Catholic Church Penalizes Charity for Homeless because Leader Supports Gay Marriage March 25, 2010

Catholic Church Penalizes Charity for Homeless because Leader Supports Gay Marriage

When someone tells you that, despite some of the recent problems in the Catholic Church, the Church is still a force for good, show them this article.

It’s evidence of how their hatred of gay people, cloaked in “loving” religious beliefs, has caused them to take money away from a charity for the homeless… because a bishop working with the group supported gay marriage in Maine.

Preble Street’s Homeless Voices for Justice program has lost $17,400 this year and will lose $33,000 that it expected for its next fiscal year.

Homeless Voices for Justice, a statewide advocacy group, is led by people who have been homeless. It works on issues that affect the homeless, such as supporting affordable housing and preventing violence against the homeless.

Portland-based Preble Street, which runs a dozen programs to provide housing and other services for the poor and the homeless, provides staff support for Homeless Voices for Justice.

In December, Catholic Charities Maine, which is led by [Bishop Richard] Malone, sent a letter to Preble Street asking it to return $2,400 that the diocese had granted for the Homeless Voices for Justice program.

“We regret the collaboration must end at this time,” wrote Sandra Thompson of Catholic Charities Maine, who coordinated the distribution of the church’s local anti-poverty funds. “Accountability to the Catholic community requires this.”

Now, they care about accountability? That’s laughable.

The Roman Catholic Diocese of Portland is willing to de-fund a charity for the hungry and homeless because a key member believes in equal rights for gay people.

Just when you thought the Church couldn’t get any more despicable.

(Thanks to Alex for the link)


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  • Seeker

    You should give a heads-up when you post such stories. It disgusted me so much I felt my stomach turn.

    Religion of love… Riiiiiiight!

  • Killer Bee

    When someone tells you that, despite some of the recent problems in the Catholic Church, the Church is still a force for good, show them this article.

    So, let me see if I get the logic:

    I donate money to the poor for, say, 13 years. One day, I decide to divert funds to some other charity that also helps the poor because their values, or those of their staff provider and umbrella organization in this case, are not in line with my own. Suddenly, I’m a miser who does no good.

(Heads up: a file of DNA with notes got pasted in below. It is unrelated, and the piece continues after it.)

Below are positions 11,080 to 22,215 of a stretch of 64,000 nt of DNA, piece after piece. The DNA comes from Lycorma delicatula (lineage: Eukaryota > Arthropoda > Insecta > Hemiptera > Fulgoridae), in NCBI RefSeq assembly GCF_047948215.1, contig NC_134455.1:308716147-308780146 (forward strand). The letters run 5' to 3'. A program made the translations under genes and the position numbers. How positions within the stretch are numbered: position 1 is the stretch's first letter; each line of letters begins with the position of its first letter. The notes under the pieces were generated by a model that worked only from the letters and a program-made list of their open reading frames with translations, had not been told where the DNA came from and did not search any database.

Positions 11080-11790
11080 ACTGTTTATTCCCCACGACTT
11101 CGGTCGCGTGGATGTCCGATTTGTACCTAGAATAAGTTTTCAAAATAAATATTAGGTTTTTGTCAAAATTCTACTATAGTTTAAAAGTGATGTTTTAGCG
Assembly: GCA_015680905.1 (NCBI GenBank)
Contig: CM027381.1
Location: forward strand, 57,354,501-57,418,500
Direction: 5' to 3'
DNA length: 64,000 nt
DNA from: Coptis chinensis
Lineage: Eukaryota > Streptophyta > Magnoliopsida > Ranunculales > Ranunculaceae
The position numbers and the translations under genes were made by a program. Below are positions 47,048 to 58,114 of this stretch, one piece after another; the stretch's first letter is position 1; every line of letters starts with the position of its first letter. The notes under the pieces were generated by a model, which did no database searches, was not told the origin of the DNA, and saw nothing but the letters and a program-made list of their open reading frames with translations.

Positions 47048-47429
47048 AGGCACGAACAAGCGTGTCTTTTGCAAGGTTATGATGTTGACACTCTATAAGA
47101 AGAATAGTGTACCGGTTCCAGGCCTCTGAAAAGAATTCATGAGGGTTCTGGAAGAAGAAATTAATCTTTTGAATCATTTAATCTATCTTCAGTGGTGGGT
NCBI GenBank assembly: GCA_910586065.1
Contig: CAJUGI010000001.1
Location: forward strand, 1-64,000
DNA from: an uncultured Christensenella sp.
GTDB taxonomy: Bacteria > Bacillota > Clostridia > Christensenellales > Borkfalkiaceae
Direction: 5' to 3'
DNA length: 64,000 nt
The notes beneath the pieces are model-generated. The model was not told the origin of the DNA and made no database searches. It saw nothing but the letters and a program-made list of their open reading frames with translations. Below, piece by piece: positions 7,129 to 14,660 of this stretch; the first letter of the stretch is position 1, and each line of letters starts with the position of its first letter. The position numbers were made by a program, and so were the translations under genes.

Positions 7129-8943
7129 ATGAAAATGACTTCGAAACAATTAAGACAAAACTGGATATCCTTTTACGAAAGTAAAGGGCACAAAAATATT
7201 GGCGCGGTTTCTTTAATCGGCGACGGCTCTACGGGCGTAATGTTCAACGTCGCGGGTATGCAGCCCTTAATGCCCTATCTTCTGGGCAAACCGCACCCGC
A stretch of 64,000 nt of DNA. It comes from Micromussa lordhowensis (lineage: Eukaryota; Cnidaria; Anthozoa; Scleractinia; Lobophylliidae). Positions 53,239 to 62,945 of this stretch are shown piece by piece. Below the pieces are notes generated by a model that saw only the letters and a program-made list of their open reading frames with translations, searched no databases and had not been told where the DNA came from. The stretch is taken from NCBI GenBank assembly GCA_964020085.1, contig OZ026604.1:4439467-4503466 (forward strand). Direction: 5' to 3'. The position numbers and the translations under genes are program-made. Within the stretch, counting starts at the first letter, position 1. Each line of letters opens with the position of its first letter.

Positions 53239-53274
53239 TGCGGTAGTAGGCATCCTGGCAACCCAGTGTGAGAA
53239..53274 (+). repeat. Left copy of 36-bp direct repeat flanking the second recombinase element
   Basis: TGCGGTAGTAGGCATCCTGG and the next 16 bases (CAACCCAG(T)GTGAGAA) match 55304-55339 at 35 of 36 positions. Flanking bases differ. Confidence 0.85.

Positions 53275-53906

Drawing the line at gays instead of buggering choirboys makes Catholic accountability to the community look like a joke. But, Catholic Charities Main is not responsible for pedophile priests. Nothing about this is incosistent with their stated mission or with humanitarianism – which seems to be everyone’s focus.

  • Alex

    Right, but how do you justify asking for money back? $2400 isn’t a drop in the bucket for a small, local charity.

  • Aaron

    “Drawing the line at gays instead of buggering choirboys makes Catholic accountability to the community look like a joke.”
    I think this just shows the priorities of the Catholic Church. Helping homeless people is less important than fighting gay people, and even less important is child abuse prevention.

  • @Killer Bee,

    “Catholic Charities Main is not responsible for pedophile priests. Nothing about this is incosistent (sic) with their stated mission or with humanitarianism – which seems to be everyone’s focus.”

    Yes, just as the Sicherheitsdienst (SD) was not responsible for the actions of the Schutzstaffel (SS).
    Sorry, but I’m just not buying your argument.

  • Epistaxis

    When someone tells you that, despite some of the recent problems in the Catholic Church, the Church is still a force for good, show them this article.

    No, show them this debate. In fact, don’t wait for them to ask.

  • @Epistaxis.
    I’ve seen that debate before…great contribution to this thread. Glad you thought of it!

  • Killer Bee,

    Did the Catholic Charities Main pull any of the funding for programs run by any of the diocese that hid pedophiles? To show moral outrage over the support of homosexuals and demand money back, not just to stop donating, while being silent about the church problems, shows that church doesn’t real give a damn about living people. If they were a humanitarian organization, they should ask if their money was being used to help people, and not use they funds as a political bat to beat those organizations.

    Shnoah’s Ark.

  • Ed

    It may have been posted on this site previously but I thought I’d link to these two stories concerning Catholic Charities and DC after gay marriage recently passed.

    In the first they eliminate spousal benefits for all employees to avoid having to offer them to same sex partners.

    http://www.washingtonpost.com/wp-dyn/content/article/2010/03/01/AR2010030103345.html

    and in the second they end their foster program.

    http://www.washingtonpost.com/wp-dyn/content/article/2010/02/16/AR2010021604899.html

    As deplorable as I find all of these stories I have to agree that as killer bee said- they are still going to be donating time money and effort to helping the needy and they are holding true to their (terribly unfortunate and misguided) values.